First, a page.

You can plow through the campaign in about six to eight hours, depending on how much time you spend looking for Servo Skulls (collectibles with voice clips stored in them) and such, but there’s more to the game than just that. As you’d expect, there are multiple difficulties to plow through in the campaign, as well as the aforementioned collectibles to find, so those who enjoy that mode will have a lot reason to return. The multiplayer component, between the leveling up of characters and the solid variety of play options available, also offers solid incentive to return to the game, especially with the upcoming Exterminatus mode that promises good fun for friends online. There are also plenty of Achievements to try and clear, online and offline, for those who are interested in this thing, and the game makes a solid balance between online and offline Achievements for those who want an incentive to take on both modes, and there are some interesting requirements for a few beyond the basic “Kill X amount of dudes” or “Complete X stage” options. Space Marine is certainly a fun and entertaining experience, and there’s more than enough to the game to keep an interested player coming back, online and off, and as such, there’s a surprising amount of long-term value to the game that keeps it interesting beyond the initial experience.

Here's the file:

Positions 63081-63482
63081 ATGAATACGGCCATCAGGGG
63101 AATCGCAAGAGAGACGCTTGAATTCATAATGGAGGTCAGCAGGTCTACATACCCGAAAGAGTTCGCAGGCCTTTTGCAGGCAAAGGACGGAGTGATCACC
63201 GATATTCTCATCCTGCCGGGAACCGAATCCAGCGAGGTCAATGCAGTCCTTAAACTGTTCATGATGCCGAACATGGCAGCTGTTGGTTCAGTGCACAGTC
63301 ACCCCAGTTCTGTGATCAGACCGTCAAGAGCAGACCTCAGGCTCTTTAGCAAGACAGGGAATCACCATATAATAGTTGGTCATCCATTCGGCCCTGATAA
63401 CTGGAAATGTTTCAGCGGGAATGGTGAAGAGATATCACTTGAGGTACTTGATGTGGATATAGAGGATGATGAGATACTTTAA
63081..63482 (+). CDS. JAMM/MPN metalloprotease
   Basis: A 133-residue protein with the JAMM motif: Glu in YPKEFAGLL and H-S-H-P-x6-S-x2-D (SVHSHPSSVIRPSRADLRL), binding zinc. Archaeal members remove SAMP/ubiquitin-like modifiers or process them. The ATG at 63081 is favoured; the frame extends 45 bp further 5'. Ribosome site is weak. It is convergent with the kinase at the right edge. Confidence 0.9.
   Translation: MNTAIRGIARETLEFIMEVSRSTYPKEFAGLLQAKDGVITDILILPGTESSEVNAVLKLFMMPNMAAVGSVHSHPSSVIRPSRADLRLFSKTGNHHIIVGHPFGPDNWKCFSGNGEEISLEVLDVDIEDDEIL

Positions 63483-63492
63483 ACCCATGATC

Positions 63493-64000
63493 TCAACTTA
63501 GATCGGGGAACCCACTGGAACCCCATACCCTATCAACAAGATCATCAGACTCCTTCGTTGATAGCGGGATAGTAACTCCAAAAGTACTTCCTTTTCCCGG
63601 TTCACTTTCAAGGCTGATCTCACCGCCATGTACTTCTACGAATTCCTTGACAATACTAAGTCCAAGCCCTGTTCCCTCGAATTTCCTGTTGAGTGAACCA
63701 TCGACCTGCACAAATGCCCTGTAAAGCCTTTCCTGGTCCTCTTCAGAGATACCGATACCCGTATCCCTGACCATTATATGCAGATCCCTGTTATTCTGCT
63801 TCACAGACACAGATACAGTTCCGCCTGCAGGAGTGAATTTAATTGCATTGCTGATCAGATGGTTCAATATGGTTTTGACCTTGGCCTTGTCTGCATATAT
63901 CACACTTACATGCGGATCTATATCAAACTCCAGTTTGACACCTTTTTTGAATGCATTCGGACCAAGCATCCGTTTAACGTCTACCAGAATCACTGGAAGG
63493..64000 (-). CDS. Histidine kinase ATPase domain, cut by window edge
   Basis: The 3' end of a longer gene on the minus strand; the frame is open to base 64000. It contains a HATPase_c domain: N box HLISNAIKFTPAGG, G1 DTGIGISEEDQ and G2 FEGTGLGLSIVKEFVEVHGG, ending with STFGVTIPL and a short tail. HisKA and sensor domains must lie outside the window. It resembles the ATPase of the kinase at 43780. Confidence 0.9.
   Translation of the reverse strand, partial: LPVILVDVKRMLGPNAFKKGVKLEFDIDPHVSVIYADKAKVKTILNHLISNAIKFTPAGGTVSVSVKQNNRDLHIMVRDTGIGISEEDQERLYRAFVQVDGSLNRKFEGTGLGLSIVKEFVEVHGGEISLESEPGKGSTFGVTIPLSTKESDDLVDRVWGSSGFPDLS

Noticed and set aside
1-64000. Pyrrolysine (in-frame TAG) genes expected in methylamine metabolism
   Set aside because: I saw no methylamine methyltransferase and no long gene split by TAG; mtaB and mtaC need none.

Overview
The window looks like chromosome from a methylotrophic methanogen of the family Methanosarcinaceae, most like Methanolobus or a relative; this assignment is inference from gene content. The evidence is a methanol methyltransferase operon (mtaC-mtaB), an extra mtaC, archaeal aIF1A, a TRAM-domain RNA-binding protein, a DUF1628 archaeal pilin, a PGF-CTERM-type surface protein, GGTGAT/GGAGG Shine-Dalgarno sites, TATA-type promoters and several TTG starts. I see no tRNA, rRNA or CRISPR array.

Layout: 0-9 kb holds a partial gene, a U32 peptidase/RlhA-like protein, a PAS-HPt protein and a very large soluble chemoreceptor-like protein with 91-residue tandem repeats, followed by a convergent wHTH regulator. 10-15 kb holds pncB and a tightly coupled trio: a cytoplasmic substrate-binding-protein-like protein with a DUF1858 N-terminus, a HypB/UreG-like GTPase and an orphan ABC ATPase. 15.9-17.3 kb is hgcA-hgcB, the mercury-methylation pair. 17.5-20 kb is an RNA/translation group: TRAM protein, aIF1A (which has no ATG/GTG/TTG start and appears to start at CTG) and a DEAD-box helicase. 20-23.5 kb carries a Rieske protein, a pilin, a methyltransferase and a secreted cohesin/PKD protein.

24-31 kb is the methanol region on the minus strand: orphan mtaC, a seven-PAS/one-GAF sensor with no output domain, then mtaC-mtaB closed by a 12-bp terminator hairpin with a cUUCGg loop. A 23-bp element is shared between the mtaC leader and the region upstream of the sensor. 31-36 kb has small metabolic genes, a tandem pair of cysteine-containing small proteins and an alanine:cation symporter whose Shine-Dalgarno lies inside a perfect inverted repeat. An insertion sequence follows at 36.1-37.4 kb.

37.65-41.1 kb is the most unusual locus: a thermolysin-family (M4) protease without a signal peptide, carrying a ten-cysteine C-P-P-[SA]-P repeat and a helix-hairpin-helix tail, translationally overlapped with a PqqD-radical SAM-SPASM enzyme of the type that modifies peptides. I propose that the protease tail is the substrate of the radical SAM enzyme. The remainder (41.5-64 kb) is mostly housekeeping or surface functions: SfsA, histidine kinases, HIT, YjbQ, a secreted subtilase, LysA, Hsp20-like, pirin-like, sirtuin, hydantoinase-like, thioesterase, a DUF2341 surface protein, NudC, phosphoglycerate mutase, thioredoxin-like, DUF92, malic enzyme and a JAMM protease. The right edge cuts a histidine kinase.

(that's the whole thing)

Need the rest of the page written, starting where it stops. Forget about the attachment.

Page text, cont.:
That said, the online play is the biggest draw of the experience, pound for pound, which is unfortunate, not because it’s not fun, but because it’s prone to hiccups. It’s not that there’s constant lag or anything, but at the moment you’ll see lag pop up here and there as you play to a point where it’s noticeable until the game forcibly does something about it, and while it’s not game-breaking, it is annoying when it pops up. Beyond that, though, the game is, in many respects, Dynasty Warriors with guns, and while someone like myself thinks that’s awesome, there are moments where it feels like you’re just hacking things to bits for hours. The game does break that up a bit with the jump pack and turret sequences, but those are few, and there are only two boss battles in the game, one of which boils down to “shooting a lot and killing thugs that interrupt this” while the other boils down to “kill waves of enemies, then perform oddball shooting/active time sequences in a segment reminiscent of the Spider-Man 2099 stages in Spider-Man: Shattered Dimensions“, which are both okay, but underwhelming. The game’s health mechanic also makes for a bit of frustration at times, as the two methods by which you can refill health are the only two methods by which this can be done. This becomes problematic in larger, more involved battles where you’ll have to play tactically to survive, because refilling your health when surrounded by ten guys leaves you open to taking damage, since you’re still vulnerable during executions and Fury doesn’t refill your health especially fast. It’s not specifically a bad thing when games ask you to think a bit about what you’re doing, mind you, but the game essentially screams violent hack-and-slash, player character wading hip-deep through rivers of dead enemies, and suddenly setting up situations where you’ll die fast if you employ this tactic is jarring, especially when so many other segments are exactly this thing.